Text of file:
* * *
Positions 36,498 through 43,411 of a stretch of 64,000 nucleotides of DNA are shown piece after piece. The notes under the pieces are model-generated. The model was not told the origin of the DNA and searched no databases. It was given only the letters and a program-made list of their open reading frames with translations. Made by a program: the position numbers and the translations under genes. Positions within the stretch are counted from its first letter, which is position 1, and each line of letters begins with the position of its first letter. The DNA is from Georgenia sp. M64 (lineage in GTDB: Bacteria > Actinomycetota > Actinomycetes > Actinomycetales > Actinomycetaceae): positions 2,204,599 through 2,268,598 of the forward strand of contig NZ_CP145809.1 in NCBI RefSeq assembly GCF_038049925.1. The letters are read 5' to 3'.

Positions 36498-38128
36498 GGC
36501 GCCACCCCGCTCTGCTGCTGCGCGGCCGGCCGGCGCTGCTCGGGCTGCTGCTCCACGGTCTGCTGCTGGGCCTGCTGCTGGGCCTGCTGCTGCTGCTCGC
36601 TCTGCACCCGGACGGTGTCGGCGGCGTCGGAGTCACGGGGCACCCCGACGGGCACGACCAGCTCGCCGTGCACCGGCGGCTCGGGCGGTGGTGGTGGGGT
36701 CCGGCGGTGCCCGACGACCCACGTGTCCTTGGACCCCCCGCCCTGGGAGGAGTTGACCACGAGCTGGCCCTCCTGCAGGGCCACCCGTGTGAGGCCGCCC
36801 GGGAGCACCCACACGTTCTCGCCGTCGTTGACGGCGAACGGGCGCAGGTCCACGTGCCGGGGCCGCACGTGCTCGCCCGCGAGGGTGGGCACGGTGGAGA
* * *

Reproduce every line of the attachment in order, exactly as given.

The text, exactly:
Positions 36,498 through 43,411 of a stretch of 64,000 nucleotides of DNA are shown piece after piece. The notes under the pieces are model-generated. The model was not told the origin of the DNA and searched no databases. It was given only the letters and a program-made list of their open reading frames with translations. Made by a program: the position numbers and the translations under genes. Positions within the stretch are counted from its first letter, which is position 1, and each line of letters begins with the position of its first letter. The DNA is from Georgenia sp. M64 (lineage in GTDB: Bacteria > Actinomycetota > Actinomycetes > Actinomycetales > Actinomycetaceae): positions 2,204,599 through 2,268,598 of the forward strand of contig NZ_CP145809.1 in NCBI RefSeq assembly GCF_038049925.1. The letters are read 5' to 3'.

Positions 36498-38128
36498 GGC
36501 GCCACCCCGCTCTGCTGCTGCGCGGCCGGCCGGCGCTGCTCGGGCTGCTGCTCCACGGTCTGCTGCTGGGCCTGCTGCTGGGCCTGCTGCTGCTGCTCGC
36601 TCTGCACCCGGACGGTGTCGGCGGCGTCGGAGTCACGGGGCACCCCGACGGGCACGACCAGCTCGCCGTGCACCGGCGGCTCGGGCGGTGGTGGTGGGGT
36701 CCGGCGGTGCCCGACGACCCACGTGTCCTTGGACCCCCCGCCCTGGGAGGAGTTGACCACGAGCTGGCCCTCCTGCAGGGCCACCCGTGTGAGGCCGCCC
36801 GGGAGCACCCACACGTTCTCGCCGTCGTTGACGGCGAACGGGCGCAGGTCCACGTGCCGGGGCCGCACGTGCTCGCCCGCGAGGGTGGGCACGGTGGAGA